68-year-old Vijitha Naotunne fronted the Melbourne Magistrates Court last Friday 18 August to answer to historical child sex abuse offences dated nearly 30 years ago.
The 68-year-old is a spiritual leader of a Melbourne Buddhist temple.
Some of the alleged offending includes sexually penetrating a child under the age of 16 years and other allegations of indecent acts with a child under the age of 16 years.
Police allege that Vijitha used his position in the temple to create opportunities to commit the alleged offending upon three kids in Melbourne’s southeast spanning between 1996 through to 2004. Items used in the alleged offending included a pink eraser and ruler.
While police investigations continue, it is noted that Vijitha migrated into Australia in 1993 when he became a resident monk at a temple and in 2001 he changed temples where he ran a “very successful” Sunday school hosting over three hundred kids, according to the Dhamma Sarana Buddhist Temple website.
Historical Child Sex Offence of Sexual Intercourse
Historical child sex offence of sexual intercourse with a child under 16 years of age carries maximum penalties ranging from 5 years gaol to life imprisonment, depending on the child’s age.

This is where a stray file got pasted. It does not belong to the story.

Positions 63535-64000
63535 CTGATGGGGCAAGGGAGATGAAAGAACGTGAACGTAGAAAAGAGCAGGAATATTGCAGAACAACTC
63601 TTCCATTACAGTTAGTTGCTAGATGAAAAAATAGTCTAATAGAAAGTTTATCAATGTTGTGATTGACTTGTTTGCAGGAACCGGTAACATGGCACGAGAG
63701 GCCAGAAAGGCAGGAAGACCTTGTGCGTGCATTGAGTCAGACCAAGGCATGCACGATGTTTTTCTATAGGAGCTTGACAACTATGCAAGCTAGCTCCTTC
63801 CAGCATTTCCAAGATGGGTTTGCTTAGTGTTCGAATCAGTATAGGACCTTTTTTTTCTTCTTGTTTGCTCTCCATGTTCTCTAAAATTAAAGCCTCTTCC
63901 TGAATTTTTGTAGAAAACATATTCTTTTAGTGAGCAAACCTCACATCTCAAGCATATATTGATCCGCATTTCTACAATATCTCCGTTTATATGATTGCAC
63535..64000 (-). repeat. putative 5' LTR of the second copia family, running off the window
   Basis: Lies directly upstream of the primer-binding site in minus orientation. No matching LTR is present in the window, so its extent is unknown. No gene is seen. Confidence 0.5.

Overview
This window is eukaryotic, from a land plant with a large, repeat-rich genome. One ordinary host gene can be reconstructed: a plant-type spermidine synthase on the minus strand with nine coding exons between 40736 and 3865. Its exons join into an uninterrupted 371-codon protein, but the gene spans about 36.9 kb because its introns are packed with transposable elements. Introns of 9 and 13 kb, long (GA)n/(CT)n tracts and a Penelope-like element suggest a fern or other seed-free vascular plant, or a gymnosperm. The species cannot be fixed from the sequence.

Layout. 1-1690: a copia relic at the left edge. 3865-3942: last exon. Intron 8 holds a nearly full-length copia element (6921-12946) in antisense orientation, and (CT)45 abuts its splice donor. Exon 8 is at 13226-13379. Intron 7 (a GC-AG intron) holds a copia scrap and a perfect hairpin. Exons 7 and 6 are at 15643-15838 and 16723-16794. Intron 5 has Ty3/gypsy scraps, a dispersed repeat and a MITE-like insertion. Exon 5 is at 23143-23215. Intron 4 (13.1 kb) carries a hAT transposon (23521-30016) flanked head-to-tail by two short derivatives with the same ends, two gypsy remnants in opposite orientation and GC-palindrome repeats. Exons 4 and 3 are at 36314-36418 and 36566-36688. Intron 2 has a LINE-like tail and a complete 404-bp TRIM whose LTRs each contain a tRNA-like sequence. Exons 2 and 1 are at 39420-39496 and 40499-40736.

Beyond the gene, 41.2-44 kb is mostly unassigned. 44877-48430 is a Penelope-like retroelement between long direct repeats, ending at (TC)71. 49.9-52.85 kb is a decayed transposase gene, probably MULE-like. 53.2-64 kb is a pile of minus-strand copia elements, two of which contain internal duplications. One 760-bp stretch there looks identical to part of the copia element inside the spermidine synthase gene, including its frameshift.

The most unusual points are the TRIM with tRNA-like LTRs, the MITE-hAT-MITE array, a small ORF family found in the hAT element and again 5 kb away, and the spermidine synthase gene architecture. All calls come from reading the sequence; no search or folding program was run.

A child under the age of 10 carries life imprisonment. A child between the age of 14 and under 16 carries 10 years gaol. A child aged at least 10 but under 14 carries up to 16 years imprisonment.
Some of these offences carry what’s called a standard non-parole period. This signifies a guidepost to the sentencing Judge as to the bare minimum period of time an offender is to spend in full time custody before being eligible for release on parole. It applies if the offence comes within the middle of the range of objective seriousness for offences of that kind.
For example, an offence against a child aged at least 10 and under 14 years carries a 7 year standard non-parole period. An offence against a child aged 14 but under 16 carries no standard non-parole period. But an offence against a child aged under 10 carries 15 years standard non-parole period.
Where circumstances of aggravation are present, the penalties are higher.